High-Sensitivity Cardiac Troponin on Presentation to Rule Out MI
- A randomized controlled trial involving approximately 31,500 patients enrolled across seven centers in Scotland investigated an early rule-out strategy using high-sensitivity troponin I measured with the Abbott ARCHITECTSTAT assay.
- The intervention was the early rule-out pathway, in which MI is ruled out in patients with troponin concentrations <5 ng/L at presentation, or if delta <3 ng/L and remain below the 99th centile after 3 hours.
- Implementation of an early rule-out pathway for patients with suspected acute coronary syndrome was safe and reduced length of stay by 3.3 hours and hospital admissions by 59%.
Does an early rule-out pathway for myocardial infarction (MI) in the emergency department (ED) using high-sensitivity troponin I decrease length of stay?
HiSTORIC (High-Sensitivity cardiac Troponin On presentation to Rule out myocardial InfarCtion) is a stepped-wedge cluster randomized controlled trial, which enrolled consecutive patients with suspected acute coronary syndrome across seven acute hospitals in Scotland. The hospital was the unit of randomization. The intervention was the early rule-out pathway, in which MI is ruled out in patients with troponin concentrations <5 ng/L at presentation, or if delta <3 ng/L and remain below the 99th centile after 3 hours. High-sensitivity troponin I was measured using the Abbott ARCHITECTSTAT assay. The primary efficacy outcome was length of stay. The primary safety outcome was MI or cardiac death at 30 days (primary) and 1 year (secondary).
Between 2014 and 2016, 31,492 consecutive patients with suspected acute coronary syndrome (59 ± 17 years, 45% women) were enrolled across seven hospitals. There were 14,700 (47%) and 16,792 (53%) patients assessed before and after implementation of the early rule-out pathway, respectively. Length of stay was reduced from 10.1 ± 4.1 to 6.8 ± 3.9 hours (p < 0.001) following implementation of the early rule-out pathway. The proportion of patients discharged without hospital admission increased from 50% to 71% (adjusted odds ratio [aOR], 1.59; 95% confidence interval [CI], 1.45-1.75). Before and after implementation of the early rule-out pathway, the primary safety outcome of MI or cardiac death following discharge at 30 days occurred in 57/14,700 (0.4%) and 56/16,792 (0.3%) patients, respectively. Mortality at 1 year was 2.9% in patients who underwent standard care evaluation, and 1.7% in the early rule-out pathway (aOR, 0.58; 95% CI, 0.47-0.71; p < 0.001).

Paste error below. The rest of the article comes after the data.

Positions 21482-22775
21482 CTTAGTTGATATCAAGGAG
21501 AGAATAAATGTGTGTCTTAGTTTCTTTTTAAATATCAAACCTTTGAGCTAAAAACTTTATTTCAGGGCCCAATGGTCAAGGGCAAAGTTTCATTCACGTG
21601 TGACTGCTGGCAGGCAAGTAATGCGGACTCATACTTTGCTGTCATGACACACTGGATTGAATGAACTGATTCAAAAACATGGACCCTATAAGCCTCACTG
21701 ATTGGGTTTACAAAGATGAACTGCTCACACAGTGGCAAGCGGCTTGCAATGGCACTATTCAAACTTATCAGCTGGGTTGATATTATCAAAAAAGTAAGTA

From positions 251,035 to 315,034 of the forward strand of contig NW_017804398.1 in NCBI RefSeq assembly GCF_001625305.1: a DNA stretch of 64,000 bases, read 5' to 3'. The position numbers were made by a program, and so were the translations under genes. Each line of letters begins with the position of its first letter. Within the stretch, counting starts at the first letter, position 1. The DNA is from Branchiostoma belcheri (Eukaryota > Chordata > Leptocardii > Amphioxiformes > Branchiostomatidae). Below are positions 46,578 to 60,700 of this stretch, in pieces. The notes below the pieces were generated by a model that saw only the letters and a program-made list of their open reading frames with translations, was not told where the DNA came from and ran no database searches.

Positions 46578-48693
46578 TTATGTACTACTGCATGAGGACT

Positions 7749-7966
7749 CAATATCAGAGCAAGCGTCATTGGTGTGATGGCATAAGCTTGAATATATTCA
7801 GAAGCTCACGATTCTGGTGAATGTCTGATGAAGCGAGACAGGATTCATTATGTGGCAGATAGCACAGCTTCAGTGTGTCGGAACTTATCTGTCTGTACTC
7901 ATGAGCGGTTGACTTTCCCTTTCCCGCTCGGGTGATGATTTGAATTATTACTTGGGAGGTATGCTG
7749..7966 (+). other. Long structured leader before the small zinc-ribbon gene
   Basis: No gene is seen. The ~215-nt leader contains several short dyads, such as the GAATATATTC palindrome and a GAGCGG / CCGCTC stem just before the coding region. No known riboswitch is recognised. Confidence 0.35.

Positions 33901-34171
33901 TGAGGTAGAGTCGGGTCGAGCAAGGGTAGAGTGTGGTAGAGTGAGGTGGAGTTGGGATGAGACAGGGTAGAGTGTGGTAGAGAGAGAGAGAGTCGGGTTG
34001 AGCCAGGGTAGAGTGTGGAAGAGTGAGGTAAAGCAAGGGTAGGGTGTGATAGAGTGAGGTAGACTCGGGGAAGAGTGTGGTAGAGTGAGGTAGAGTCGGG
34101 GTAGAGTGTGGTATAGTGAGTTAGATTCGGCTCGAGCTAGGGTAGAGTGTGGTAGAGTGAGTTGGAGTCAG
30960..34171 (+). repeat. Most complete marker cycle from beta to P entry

The early rule-out pathway for MI reduced length of stay and hospital admission without increasing cardiac events at 1 year.
This large multicenter trial of close to 31,500 patients from seven centers in Scotland confirms dramatic benefits of adopting an early rule-out strategy, with a 3.3-hour reduction in length of stay in the ED and a 59% decrease in hospital admission, without impacting safety. The size of the trial is considerable, and 1-year follow-up was available for 99.8% of patients, allowing adjudication of safety events. Findings are in line with observational data surrounding the High-STEACS pathway used in this trial. The potential impact of its implementation on healthcare costs is tremendous. The authors state: “A reduction in the length of stay of 3 hours could save more than $3.6 billion per annum on bed occupancy alone” in the United States. This is in comparison to standard care testing in Scotland, which involves high-sensitivity troponin measurement at presentation and 6-12 hours later. Pathways involving shorter testing times such as the RAPID-TnT 0/1 hour trial in a much smaller patient population further decreased length of hospitalization compared to a 0/3 hour pathway, but was associated with an increase in safety events.
Keywords: Acute Coronary Syndrome, Biomarkers, Cardiology Interventions, Emergency Service, Hospital, Health Care Costs, Hospitalization, Length of Stay, Myocardial Infarction, Patient Discharge, Troponin I
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